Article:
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Whenever I speak to women’s groups, one of the topics we talk about is modesty.
When it comes to what to wear and how to carry themselves in public, most Christian women I have met have a fairly clear sense of what is modest.
And if they ever need reminders on what not to do, they could simply take a quick glance at the pop culture landscape, right? In a public realm, we don’t grapple too much with what is modest and what is not. The sharp contrast is there in plain view for us to see on magazine covers, in media and entertainment, in window displays and within people’s behavior and attire.
But what about behind closed doors in the privacy of your marriage? Do you find the lines as easy to discern? Has modesty killed sex in your marriage—or at the minimum tarnished it a bit?
At first glance such a statement may sound quite harsh, but let’s unpack it a bit. Sit with it awhile. And figure out what it means. Modesty that glorifies God on the street may not glorify Him in your bed.
The reason God calls us to glorify Him when we are deciding what to wear and how to behave once we walk out the door is because what we do when we are partially naked or fully naked with our spouse is sacred. If what we show the rest of the world or what we allude to with our dress or body language or verbal language starts to encroach on what is meant only for our spouse in private, the sacredness of sex is diminished.
And God doesn’t want His gift of sex diminished. God thinks so highly of arousal, sexual pleasure and sexual oneness that He wants it nurtured only in the safety of covenant.
From this perspective, the motive for public modesty is clear. We want to glorify God. We desire to keep the marriage bed pure (ours and others’) by not displaying something in public that is meant for private.
Have you ever felt that if you became uninhibited sexually with your spouse, it would go against everything you believe is honorable about modesty. Possibly you would even start to see sexual passion and freedom, even with the person you married, as something sinful that does not glorify God.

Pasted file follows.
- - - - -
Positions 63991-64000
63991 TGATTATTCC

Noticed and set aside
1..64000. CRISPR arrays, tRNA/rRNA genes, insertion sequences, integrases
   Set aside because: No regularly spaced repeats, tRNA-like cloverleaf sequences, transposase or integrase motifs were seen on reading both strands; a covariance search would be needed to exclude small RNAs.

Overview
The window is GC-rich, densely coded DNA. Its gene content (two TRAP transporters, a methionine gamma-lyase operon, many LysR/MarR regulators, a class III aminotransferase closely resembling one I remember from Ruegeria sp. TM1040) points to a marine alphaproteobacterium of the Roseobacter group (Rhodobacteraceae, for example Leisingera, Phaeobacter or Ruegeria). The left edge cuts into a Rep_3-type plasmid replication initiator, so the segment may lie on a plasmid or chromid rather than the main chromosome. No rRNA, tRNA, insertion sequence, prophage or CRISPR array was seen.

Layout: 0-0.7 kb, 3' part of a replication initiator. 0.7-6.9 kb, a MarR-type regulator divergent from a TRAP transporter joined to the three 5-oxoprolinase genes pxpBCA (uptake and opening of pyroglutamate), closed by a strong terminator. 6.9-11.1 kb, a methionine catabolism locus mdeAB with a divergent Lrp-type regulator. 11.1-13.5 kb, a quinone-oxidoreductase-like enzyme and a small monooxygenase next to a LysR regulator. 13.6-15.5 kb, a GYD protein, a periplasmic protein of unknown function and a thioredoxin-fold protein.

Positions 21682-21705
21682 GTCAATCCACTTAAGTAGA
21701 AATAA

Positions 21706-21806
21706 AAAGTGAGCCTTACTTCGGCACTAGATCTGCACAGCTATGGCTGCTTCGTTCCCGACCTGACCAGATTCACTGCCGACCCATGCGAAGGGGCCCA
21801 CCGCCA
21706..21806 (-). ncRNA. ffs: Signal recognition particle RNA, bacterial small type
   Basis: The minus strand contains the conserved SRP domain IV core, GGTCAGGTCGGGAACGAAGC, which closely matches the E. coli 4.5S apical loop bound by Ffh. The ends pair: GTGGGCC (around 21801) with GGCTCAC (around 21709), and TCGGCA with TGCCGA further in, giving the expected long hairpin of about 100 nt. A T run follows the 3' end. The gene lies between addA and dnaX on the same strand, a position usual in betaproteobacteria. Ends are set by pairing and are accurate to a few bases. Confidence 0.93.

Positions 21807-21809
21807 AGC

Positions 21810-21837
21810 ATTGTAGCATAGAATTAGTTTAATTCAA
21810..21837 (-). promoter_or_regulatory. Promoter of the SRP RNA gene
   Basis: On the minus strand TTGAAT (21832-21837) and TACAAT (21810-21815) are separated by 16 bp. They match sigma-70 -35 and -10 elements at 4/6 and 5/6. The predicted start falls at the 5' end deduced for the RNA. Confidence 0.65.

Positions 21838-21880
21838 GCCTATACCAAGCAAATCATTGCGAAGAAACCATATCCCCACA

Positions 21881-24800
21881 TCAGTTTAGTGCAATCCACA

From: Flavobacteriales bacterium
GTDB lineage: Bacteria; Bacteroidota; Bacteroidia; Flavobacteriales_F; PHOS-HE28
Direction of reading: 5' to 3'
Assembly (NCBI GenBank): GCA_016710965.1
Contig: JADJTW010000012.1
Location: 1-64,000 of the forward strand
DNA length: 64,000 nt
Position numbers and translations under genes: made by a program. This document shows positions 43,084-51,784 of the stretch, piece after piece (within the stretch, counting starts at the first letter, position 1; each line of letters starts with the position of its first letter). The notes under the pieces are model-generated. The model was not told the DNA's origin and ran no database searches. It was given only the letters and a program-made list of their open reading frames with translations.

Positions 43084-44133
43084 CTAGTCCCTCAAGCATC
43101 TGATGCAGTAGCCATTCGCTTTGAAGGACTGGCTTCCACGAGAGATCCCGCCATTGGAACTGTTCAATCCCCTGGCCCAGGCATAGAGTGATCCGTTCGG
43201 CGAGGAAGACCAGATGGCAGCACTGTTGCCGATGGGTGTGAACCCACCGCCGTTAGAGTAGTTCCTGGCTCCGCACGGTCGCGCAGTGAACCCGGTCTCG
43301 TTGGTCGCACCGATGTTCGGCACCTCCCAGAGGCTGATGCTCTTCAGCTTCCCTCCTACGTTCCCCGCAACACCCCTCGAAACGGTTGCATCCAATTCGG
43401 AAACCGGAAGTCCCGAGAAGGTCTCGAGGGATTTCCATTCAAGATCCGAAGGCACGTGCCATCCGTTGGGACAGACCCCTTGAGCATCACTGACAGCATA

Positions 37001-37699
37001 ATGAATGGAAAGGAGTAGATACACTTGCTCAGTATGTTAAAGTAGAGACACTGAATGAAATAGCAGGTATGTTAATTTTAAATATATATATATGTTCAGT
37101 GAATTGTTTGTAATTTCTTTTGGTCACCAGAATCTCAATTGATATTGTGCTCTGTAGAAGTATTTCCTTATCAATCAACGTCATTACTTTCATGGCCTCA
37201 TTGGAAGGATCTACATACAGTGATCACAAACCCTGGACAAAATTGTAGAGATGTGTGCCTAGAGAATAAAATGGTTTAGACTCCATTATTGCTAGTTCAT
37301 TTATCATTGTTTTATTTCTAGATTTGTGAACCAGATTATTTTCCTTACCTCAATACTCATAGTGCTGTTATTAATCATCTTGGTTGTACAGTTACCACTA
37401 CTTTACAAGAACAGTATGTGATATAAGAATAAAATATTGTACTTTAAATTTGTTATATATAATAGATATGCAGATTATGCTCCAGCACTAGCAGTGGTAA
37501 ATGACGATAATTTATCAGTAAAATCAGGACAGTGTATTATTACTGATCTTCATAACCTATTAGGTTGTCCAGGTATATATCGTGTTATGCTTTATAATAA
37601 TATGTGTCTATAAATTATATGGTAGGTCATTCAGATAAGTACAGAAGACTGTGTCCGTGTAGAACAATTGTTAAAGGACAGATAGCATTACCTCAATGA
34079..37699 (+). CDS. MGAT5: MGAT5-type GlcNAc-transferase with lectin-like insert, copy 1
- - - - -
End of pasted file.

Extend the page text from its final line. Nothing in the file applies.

Some women struggle so much with “flipping the switch” so to speak—going from being modest in public to embracing sexual freedom in private—that they just don’t do it. Ironically, though, this then becomes the slight against God.
Modesty that glorifies God on the street may not glorify Him in your bed.
God designed sex to be thoroughly enjoyed by a husband and wife within the exclusivity of their relationship. Arousal, sexual pleasure, passion, intercourse—they are all wedding gifts from God. Do you find yourself being so restrictive and modest that you do not thoroughly appreciate those gifts? If so, consider the below insights.
One of the best ways you can loosen the unhealthy grips of modesty in your marriage is by being appropriately sexually playful when your clothes are on.
Foreplay isn’t just about what happens right before we have sex. It also is an attitude we carry with us long before a sexual encounter. Within the privacy of your home, you can be sexually affectionate and suggestive, yet discreet at the same time if other people are around. Truth be told, even when you are in public, you can still be discreetly suggestive and playful as well.
There should be touches between you and your spouse that are not overtly sexual, but they certainly aren’t modest either. Grow in your sexual playfulness while you are clothed, and modesty won’t be such a stumbling block once you make it to the bedroom.
I have had more than one wife tell me they don’t initiate sex because they associate it with being promiscuous. Good girls just don’t do that sort thing. They don’t desire and seek sex.